It only took one man to ruin the Jacobites. The Duke of Ormonde’s secretary, Colonel John Maclean, had been sent to travel down through Cornwall, seeking out supporters for the cause and letting those already faithful know of Ormonde’s plans. Known and trusted by all those connected with the uprising, and privy to their plans, he then, for reasons never specified, turned traitor. He told George I’s agents all that he knew, and in turn George I gave Boscawen instructions to raise a militia and send out his Messengers (agents who had the ability to make arrests) to take care of the men who’d been named by Maclean.

Anstis and Granville were arrested on the same day in late September, and shortly afterwards Sir Richard Vyvyan was arrested at his grand house Trelowarren, although the story goes that the Messenger sent to arrest him was purposely delayed at an inn by Vyvyan’s friends while they sent someone to warn him. He reportedly used the time, not to escape, but to destroy potentially incriminating documents. If true, this tactic seems to have worked, because although he was sent to the Tower and held prisoner there for a time, he was eventually released for lack of evidence against him.

On October 7, the day after Vyvyan was taken, a group of Cornishmen led by James Paynter proclaimed James III King of Great Britain at a gathering in St. Columb. He and his friends were arrested and taken to Newgate prison, but Paynter, like Vyvyan, eventually managed to win his freedom (though at least one of his friends wasn’t so fortunate).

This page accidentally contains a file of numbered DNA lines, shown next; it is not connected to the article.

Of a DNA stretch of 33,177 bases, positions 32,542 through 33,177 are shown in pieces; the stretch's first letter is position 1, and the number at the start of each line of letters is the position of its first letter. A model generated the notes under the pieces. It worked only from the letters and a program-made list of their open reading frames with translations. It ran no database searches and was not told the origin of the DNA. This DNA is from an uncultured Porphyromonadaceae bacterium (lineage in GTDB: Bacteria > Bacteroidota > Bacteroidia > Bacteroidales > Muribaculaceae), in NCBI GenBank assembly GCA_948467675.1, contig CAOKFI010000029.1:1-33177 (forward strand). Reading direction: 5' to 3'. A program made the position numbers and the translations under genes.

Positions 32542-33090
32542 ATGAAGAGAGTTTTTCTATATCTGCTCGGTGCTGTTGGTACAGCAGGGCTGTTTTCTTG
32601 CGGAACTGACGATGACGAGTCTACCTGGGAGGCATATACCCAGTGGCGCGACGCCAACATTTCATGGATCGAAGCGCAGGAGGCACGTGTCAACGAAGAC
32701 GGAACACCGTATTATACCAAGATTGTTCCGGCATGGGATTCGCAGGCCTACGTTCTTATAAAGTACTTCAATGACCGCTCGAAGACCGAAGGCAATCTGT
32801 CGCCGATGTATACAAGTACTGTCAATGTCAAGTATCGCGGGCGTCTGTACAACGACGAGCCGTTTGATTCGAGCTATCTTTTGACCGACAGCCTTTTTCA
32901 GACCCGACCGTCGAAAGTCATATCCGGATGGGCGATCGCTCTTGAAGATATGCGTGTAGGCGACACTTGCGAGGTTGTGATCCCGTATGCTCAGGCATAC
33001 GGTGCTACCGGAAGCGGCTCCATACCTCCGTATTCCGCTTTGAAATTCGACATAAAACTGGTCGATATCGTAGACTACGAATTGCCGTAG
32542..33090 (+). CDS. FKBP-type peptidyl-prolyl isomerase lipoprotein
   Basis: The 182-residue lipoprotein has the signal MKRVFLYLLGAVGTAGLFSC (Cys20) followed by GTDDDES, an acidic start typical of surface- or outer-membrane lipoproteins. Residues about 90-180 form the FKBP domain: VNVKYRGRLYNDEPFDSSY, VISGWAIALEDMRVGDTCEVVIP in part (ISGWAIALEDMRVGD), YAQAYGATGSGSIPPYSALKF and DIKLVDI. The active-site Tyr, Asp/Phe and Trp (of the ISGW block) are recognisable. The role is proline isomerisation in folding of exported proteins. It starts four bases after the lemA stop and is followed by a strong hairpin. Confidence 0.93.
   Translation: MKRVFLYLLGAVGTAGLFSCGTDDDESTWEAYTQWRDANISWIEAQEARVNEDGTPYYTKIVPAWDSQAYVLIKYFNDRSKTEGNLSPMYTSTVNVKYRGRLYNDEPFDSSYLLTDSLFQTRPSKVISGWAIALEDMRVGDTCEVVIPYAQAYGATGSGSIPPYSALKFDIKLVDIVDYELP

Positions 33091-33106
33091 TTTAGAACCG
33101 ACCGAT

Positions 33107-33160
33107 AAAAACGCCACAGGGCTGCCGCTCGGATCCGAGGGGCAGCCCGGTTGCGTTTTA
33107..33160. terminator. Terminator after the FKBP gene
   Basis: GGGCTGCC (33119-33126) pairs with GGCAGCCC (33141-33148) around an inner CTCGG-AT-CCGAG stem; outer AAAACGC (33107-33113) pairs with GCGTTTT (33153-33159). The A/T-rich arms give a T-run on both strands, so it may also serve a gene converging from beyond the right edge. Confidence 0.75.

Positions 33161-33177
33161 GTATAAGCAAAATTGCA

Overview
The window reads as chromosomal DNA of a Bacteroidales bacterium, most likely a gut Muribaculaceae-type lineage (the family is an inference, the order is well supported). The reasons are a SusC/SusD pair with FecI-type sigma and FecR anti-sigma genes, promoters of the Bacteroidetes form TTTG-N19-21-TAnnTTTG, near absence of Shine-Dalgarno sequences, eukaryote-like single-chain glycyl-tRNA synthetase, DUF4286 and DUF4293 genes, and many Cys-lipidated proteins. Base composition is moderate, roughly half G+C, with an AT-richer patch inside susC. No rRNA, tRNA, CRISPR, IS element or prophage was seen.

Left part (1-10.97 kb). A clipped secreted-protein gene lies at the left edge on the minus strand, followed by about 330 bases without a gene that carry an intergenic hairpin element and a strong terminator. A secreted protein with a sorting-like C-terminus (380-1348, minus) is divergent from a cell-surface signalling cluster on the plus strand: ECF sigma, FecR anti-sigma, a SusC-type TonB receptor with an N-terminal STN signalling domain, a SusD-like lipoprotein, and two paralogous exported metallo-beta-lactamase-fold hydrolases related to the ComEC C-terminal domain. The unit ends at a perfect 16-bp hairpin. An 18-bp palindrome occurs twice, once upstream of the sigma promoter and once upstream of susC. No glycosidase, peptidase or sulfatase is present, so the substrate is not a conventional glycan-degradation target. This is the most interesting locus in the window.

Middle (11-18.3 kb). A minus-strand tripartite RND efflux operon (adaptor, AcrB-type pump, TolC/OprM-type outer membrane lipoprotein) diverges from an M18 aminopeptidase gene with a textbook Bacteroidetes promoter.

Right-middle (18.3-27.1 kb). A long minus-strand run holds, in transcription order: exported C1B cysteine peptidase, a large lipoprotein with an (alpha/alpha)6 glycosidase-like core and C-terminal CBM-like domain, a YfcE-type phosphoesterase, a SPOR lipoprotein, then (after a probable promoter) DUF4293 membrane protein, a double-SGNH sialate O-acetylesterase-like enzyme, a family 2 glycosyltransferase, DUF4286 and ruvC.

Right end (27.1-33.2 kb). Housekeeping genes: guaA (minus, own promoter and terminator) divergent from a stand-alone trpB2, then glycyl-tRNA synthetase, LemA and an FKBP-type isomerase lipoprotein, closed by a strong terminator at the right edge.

When the Duke of Ormonde finally managed to cross the Channel later that month, instead of being met as he’d hoped by an army of men under Sir Richard Vyvyan, he found the whole affair in tatters. Being told of Maclean’s treachery, and learning that his best men and allies were all in the Tower of London, he gave up his hopes of a Cornish rebellion and went back to France.

Would history have been any different if Colonel Maclean hadn’t sold out his friends to the enemy? Nobody knows. But considering just how well-liked and how powerful all of the great Cornish Jacobites were, there’s no saying how much they’d have helped James III when he landed that winter in Scotland, if they had been able to raise him an army in Cornwall as well.

THE ROSE GARDEN BY SUSANNA KEARSLEY

Eva Ward is a modern woman thrown back three centuries to 1715 only to find that might be exactly where she belongs. There she finds true love with Daniel Butler, but the discord surrounding Hanoverian King George plunges the lovers into a world of intrigue, treason, and love.

About the Author